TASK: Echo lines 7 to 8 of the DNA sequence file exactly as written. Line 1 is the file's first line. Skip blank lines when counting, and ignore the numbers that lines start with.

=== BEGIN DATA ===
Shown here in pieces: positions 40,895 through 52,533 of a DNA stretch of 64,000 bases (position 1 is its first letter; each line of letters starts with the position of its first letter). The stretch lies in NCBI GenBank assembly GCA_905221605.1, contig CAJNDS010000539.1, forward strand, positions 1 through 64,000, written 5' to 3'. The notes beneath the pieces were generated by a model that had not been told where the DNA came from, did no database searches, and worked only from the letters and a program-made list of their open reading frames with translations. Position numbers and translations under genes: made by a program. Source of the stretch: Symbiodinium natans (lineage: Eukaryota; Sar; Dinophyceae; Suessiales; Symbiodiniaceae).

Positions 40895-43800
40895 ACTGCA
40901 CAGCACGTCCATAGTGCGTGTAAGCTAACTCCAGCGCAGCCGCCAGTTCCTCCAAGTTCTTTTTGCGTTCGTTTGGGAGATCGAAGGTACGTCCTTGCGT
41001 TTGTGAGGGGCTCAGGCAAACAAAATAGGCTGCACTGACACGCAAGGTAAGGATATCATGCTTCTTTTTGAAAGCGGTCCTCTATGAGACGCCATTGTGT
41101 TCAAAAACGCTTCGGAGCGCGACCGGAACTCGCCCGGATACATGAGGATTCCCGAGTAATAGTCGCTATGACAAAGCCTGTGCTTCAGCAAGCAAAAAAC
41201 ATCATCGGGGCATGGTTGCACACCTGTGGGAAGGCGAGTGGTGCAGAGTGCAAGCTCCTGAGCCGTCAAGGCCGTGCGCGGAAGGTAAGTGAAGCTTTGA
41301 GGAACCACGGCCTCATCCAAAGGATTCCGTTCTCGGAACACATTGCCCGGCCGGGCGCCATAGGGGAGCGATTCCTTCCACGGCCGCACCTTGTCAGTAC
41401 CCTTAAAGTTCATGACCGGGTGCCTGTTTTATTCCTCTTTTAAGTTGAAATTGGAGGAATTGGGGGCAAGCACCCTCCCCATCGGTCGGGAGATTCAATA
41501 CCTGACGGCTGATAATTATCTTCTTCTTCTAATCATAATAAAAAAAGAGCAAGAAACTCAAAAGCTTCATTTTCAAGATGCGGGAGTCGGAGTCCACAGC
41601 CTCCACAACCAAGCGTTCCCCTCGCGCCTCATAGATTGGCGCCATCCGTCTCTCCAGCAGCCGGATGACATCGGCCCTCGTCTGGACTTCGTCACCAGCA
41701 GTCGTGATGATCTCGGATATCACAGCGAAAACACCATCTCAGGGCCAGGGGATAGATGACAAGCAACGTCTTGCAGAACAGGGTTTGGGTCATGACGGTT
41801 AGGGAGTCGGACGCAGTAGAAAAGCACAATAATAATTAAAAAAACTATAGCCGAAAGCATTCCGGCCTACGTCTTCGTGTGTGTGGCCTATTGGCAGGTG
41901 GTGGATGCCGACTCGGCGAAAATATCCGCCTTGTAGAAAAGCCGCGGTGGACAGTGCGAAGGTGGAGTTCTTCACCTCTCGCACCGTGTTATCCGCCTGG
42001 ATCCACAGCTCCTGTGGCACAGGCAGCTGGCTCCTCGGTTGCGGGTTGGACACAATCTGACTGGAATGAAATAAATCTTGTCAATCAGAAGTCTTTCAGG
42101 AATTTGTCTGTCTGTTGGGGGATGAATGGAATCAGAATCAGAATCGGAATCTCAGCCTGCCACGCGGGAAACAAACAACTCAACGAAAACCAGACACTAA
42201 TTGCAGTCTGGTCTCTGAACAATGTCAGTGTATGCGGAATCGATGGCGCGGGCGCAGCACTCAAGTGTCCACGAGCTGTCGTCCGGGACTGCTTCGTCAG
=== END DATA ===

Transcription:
41201 ATCATCGGGGCATGGTTGCACACCTGTGGGAAGGCGAGTGGTGCAGAGTGCAAGCTCCTGAGCCGTCAAGGCCGTGCGCGGAAGGTAAGTGAAGCTTTGA
41301 GGAACCACGGCCTCATCCAAAGGATTCCGTTCTCGGAACACATTGCCCGGCCGGGCGCCATAGGGGAGCGATTCCTTCCACGGCCGCACCTTGTCAGTAC